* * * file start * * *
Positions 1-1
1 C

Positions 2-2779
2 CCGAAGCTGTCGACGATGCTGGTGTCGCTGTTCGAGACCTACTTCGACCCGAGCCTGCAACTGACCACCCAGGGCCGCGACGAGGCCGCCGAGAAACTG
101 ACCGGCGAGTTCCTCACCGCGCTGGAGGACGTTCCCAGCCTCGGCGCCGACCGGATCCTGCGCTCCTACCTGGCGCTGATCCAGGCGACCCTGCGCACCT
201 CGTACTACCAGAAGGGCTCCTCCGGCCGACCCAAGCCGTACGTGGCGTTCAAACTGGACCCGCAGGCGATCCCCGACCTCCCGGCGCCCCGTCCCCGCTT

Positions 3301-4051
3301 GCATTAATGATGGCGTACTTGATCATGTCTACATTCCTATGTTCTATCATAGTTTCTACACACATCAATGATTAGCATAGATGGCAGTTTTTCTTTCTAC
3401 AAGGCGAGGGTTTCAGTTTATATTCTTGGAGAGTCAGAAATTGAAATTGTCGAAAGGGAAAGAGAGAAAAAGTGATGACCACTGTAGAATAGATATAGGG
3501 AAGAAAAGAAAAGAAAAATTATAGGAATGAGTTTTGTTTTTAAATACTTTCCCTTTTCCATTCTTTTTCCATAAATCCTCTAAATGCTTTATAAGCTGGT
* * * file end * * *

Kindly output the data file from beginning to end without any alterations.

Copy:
Positions 1-1
1 C

Positions 2-2779
2 CCGAAGCTGTCGACGATGCTGGTGTCGCTGTTCGAGACCTACTTCGACCCGAGCCTGCAACTGACCACCCAGGGCCGCGACGAGGCCGCCGAGAAACTG
101 ACCGGCGAGTTCCTCACCGCGCTGGAGGACGTTCCCAGCCTCGGCGCCGACCGGATCCTGCGCTCCTACCTGGCGCTGATCCAGGCGACCCTGCGCACCT
201 CGTACTACCAGAAGGGCTCCTCCGGCCGACCCAAGCCGTACGTGGCGTTCAAACTGGACCCGCAGGCGATCCCCGACCTCCCGGCGCCCCGTCCCCGCTT

Positions 3301-4051
3301 GCATTAATGATGGCGTACTTGATCATGTCTACATTCCTATGTTCTATCATAGTTTCTACACACATCAATGATTAGCATAGATGGCAGTTTTTCTTTCTAC
3401 AAGGCGAGGGTTTCAGTTTATATTCTTGGAGAGTCAGAAATTGAAATTGTCGAAAGGGAAAGAGAGAAAAAGTGATGACCACTGTAGAATAGATATAGGG
3501 AAGAAAAGAAAAGAAAAATTATAGGAATGAGTTTTGTTTTTAAATACTTTCCCTTTTCCATTCTTTTTCCATAAATCCTCTAAATGCTTTATAAGCTGGT